With so much fun and culture to be experienced in Israel’s cities, it is easy to overlook the well-crafted museums, archives, monuments and gardens awaiting visitors on the campuses of one of the world’s most educated countries.
You’ll be surprised to find the myriad of awesome things available just around the corner, down the block, or in the surrounding nature of these campuses too.
Here are 14 activity suggestions that will have you looking at Israel through a different set of eyes.
The crowning jewel of North Tel Aviv, this urban campus boasts more than just a diverse course catalogue.
Museum of the Jewish People (Beit Hatfutsot)
Located on the TAU campus, this museum chronicles the 4,000-year history of the Jewish people by exploring the narratives, faith, family life, culture and unique identities of Jewish communities around the world.
Multidisciplinary permanent and temporary art exhibitions, as well as lectures and courses, make up the vibrant museum. The two core exhibits focus on famous Jewish trailblazers throughout history and a display of miniature historical synagogues from all over the globe.
Just down the street from the university campus, on Chaim Levanon Street in Ramat Aviv, is another fascinating institution. The Palmach Museum tells the story of Israel’s pre-state elite strike force through immersive multimedia, documentary and video experiences.
Visitors start the journey as a group of new recruits, and continue all the way through landmark events as they get deeper into the museum, up through the end of the 1948 War of Independence. The final room is dedicated to those who lost their lives in fierce battles, a harsh reality that makes the surrounding flourishing cityscape seem that much sweeter.
The Tel Aviv University Botanical Garden includes 27 sections featuring different types of plants, such as cacti and succulents, medicinal herbs, biblical species and more. An afternoon stroll there makes for a relaxing break from the fast-paced city outside the campus.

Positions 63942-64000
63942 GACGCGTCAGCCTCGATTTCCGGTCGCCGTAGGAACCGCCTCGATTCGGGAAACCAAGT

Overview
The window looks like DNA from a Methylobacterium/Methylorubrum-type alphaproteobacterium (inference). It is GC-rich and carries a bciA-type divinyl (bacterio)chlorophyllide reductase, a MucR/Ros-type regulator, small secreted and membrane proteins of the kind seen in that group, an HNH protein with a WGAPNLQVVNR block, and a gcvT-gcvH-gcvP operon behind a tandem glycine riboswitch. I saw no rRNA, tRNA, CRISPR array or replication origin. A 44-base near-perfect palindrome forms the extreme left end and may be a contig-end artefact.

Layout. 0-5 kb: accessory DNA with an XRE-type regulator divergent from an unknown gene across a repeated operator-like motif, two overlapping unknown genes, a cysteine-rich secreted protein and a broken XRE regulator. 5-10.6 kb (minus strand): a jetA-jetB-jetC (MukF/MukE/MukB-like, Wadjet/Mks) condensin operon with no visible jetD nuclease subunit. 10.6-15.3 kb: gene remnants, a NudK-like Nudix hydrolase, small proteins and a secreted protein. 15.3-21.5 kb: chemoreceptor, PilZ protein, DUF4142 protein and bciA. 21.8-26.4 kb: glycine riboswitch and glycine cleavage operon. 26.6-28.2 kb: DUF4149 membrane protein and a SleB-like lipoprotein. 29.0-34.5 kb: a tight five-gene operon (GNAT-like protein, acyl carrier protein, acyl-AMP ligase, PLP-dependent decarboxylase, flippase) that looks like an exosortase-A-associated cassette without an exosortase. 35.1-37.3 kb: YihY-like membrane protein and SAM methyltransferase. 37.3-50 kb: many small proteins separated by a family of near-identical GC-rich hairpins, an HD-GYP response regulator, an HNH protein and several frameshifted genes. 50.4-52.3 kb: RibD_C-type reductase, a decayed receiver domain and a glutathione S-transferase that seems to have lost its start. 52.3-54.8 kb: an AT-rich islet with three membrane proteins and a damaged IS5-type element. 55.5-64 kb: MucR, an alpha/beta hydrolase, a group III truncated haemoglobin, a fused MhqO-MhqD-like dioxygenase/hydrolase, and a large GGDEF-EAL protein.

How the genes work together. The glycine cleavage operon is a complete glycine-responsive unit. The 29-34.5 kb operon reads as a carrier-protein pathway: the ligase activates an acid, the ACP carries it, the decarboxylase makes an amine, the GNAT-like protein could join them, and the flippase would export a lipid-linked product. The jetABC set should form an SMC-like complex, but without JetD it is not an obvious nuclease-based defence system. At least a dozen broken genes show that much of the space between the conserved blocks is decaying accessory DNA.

Also check out the botanical gardens at Hebrew University of Jerusalem, which includes archaeological ruins; and the Botanical Gardens of the Technion in Haifa along the Israel National Trail.
This university in Beersheva, Israel’s largest desert city, carries the name of Israel’s first prime minister, who had a soft spot for the then mostly undeveloped south. The school is known for its eco-innovation, on-campus activities and exciting dorm life for students from all over the country.
Monument to the Negev Brigade
Trek just east of the university campus, past the Beersheva North train station and high-tech park, and you will reach the Monument to the Negev Brigade — a series of concrete sculptures and symbolic structures commemorating 325 soldiers who fell in the Negev during Israel’s War of Independence.
Set apart from the sprawling city below, the winding structures also capture the sounds of the desert and its whistling winds. This is an especially moving place to visit at sunset and after nightfall, when the lights of the ever-growing city sparkle against the backdrop of the night sky.
A few minutes’ drive from the BGU campus, in Beersheva’s Old City, the Carasso Science Park is made up of both modern and historical Ottoman-era structures. Opened in 2013 on 4.25 acres, the museum’s campus includes 10 interactive exhibits on topics such as genetics, communication and the start of the Internet, microelectronics and nuclear energy, as well as technological and scientific games and activities. The park includes three exhibition galleries, an outdoor sculpture garden and a children’s playground with an interactive fountain.
Located in Rehovot in central Israel, Weizmann is one of Israel’s – and the world’s — top research institutes. However, it might be the campus itself, and its historical landmarks, that leave you intrigued to spend a day or two there.
The beautifully landscaped, gated university campus is home to 25 historical buildings including the Weizmann House, former home of scientist Chaim Weizmann, Israel’s first president, for whom the institute is named.